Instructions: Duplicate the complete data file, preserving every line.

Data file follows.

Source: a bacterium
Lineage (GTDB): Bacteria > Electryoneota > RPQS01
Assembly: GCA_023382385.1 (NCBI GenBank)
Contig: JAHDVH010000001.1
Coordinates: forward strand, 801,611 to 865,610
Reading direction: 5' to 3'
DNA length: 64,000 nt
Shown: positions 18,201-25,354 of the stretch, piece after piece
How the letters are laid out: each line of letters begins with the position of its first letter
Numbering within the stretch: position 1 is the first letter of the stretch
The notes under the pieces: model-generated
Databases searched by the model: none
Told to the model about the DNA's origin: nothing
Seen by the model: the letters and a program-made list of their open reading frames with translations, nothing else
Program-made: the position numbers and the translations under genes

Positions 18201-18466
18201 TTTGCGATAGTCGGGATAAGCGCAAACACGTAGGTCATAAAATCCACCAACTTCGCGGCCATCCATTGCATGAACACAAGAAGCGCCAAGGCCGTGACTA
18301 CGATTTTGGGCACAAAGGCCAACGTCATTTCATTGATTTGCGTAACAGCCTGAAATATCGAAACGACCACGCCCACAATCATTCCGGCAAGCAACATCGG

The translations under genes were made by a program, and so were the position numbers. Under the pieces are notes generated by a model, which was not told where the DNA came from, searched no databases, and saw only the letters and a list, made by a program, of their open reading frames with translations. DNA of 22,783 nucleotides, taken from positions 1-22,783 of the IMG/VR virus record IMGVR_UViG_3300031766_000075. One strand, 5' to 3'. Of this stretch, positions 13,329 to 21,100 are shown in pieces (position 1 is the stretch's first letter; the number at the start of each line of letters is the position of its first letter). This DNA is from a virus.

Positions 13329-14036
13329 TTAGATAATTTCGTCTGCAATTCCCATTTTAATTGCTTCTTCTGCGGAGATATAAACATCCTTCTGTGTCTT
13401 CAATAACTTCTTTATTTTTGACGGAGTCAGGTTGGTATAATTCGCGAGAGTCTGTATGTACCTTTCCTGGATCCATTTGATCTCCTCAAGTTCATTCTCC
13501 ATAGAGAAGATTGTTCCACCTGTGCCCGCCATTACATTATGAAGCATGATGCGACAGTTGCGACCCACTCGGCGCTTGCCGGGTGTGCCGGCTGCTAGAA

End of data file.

Source: a bacterium
Lineage (GTDB): Bacteria > Electryoneota > RPQS01
Assembly: GCA_023382385.1 (NCBI GenBank)
Contig: JAHDVH010000001.1
Coordinates: forward strand, 801,611 to 865,610
Reading direction: 5' to 3'
DNA length: 64,000 nt
Shown: positions 18,201-25,354 of the stretch, piece after piece
How the letters are laid out: each line of letters begins with the position of its first letter
Numbering within the stretch: position 1 is the first letter of the stretch
The notes under the pieces: model-generated
Databases searched by the model: none
Told to the model about the DNA's origin: nothing
Seen by the model: the letters and a program-made list of their open reading frames with translations, nothing else
Program-made: the position numbers and the translations under genes

Positions 18201-18466
18201 TTTGCGATAGTCGGGATAAGCGCAAACACGTAGGTCATAAAATCCACCAACTTCGCGGCCATCCATTGCATGAACACAAGAAGCGCCAAGGCCGTGACTA
18301 CGATTTTGGGCACAAAGGCCAACGTCATTTCATTGATTTGCGTAACAGCCTGAAATATCGAAACGACCACGCCCACAATCATTCCGGCAAGCAACATCGG

The translations under genes were made by a program, and so were the position numbers. Under the pieces are notes generated by a model, which was not told where the DNA came from, searched no databases, and saw only the letters and a list, made by a program, of their open reading frames with translations. DNA of 22,783 nucleotides, taken from positions 1-22,783 of the IMG/VR virus record IMGVR_UViG_3300031766_000075. One strand, 5' to 3'. Of this stretch, positions 13,329 to 21,100 are shown in pieces (position 1 is the stretch's first letter; the number at the start of each line of letters is the position of its first letter). This DNA is from a virus.

Positions 13329-14036
13329 TTAGATAATTTCGTCTGCAATTCCCATTTTAATTGCTTCTTCTGCGGAGATATAAACATCCTTCTGTGTCTT
13401 CAATAACTTCTTTATTTTTGACGGAGTCAGGTTGGTATAATTCGCGAGAGTCTGTATGTACCTTTCCTGGATCCATTTGATCTCCTCAAGTTCATTCTCC
13501 ATAGAGAAGATTGTTCCACCTGTGCCCGCCATTACATTATGAAGCATGATGCGACAGTTGCGACCCACTCGGCGCTTGCCGGGTGTGCCGGCTGCTAGAA